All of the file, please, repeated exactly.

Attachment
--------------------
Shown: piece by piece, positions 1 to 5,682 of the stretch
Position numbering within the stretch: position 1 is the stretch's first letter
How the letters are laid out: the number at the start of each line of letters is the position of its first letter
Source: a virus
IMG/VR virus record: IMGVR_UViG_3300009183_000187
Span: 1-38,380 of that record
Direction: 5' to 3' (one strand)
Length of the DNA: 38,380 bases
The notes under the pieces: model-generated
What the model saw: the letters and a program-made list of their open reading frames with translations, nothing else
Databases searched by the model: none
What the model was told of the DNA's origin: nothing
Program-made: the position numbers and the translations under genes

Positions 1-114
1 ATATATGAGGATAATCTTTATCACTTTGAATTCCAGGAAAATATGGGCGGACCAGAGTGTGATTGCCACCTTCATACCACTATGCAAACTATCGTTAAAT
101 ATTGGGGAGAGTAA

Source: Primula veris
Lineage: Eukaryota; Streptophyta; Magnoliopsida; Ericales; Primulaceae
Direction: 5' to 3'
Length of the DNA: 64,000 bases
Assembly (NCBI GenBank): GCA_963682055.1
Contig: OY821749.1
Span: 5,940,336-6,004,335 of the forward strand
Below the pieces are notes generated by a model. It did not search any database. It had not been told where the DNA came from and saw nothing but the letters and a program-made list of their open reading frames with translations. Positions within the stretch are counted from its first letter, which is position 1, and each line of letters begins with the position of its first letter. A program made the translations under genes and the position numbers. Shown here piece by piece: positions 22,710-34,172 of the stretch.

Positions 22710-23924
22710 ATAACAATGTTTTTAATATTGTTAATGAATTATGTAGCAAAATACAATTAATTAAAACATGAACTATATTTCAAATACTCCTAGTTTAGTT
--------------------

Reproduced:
Shown: piece by piece, positions 1 to 5,682 of the stretch
Position numbering within the stretch: position 1 is the stretch's first letter
How the letters are laid out: the number at the start of each line of letters is the position of its first letter
Source: a virus
IMG/VR virus record: IMGVR_UViG_3300009183_000187
Span: 1-38,380 of that record
Direction: 5' to 3' (one strand)
Length of the DNA: 38,380 bases
The notes under the pieces: model-generated
What the model saw: the letters and a program-made list of their open reading frames with translations, nothing else
Databases searched by the model: none
What the model was told of the DNA's origin: nothing
Program-made: the position numbers and the translations under genes

Positions 1-114
1 ATATATGAGGATAATCTTTATCACTTTGAATTCCAGGAAAATATGGGCGGACCAGAGTGTGATTGCCACCTTCATACCACTATGCAAACTATCGTTAAAT
101 ATTGGGGAGAGTAA

Source: Primula veris
Lineage: Eukaryota; Streptophyta; Magnoliopsida; Ericales; Primulaceae
Direction: 5' to 3'
Length of the DNA: 64,000 bases
Assembly (NCBI GenBank): GCA_963682055.1
Contig: OY821749.1
Span: 5,940,336-6,004,335 of the forward strand
Below the pieces are notes generated by a model. It did not search any database. It had not been told where the DNA came from and saw nothing but the letters and a program-made list of their open reading frames with translations. Positions within the stretch are counted from its first letter, which is position 1, and each line of letters begins with the position of its first letter. A program made the translations under genes and the position numbers. Shown here piece by piece: positions 22,710-34,172 of the stretch.

Positions 22710-23924
22710 ATAACAATGTTTTTAATATTGTTAATGAATTATGTAGCAAAATACAATTAATTAAAACATGAACTATATTTCAAATACTCCTAGTTTAGTT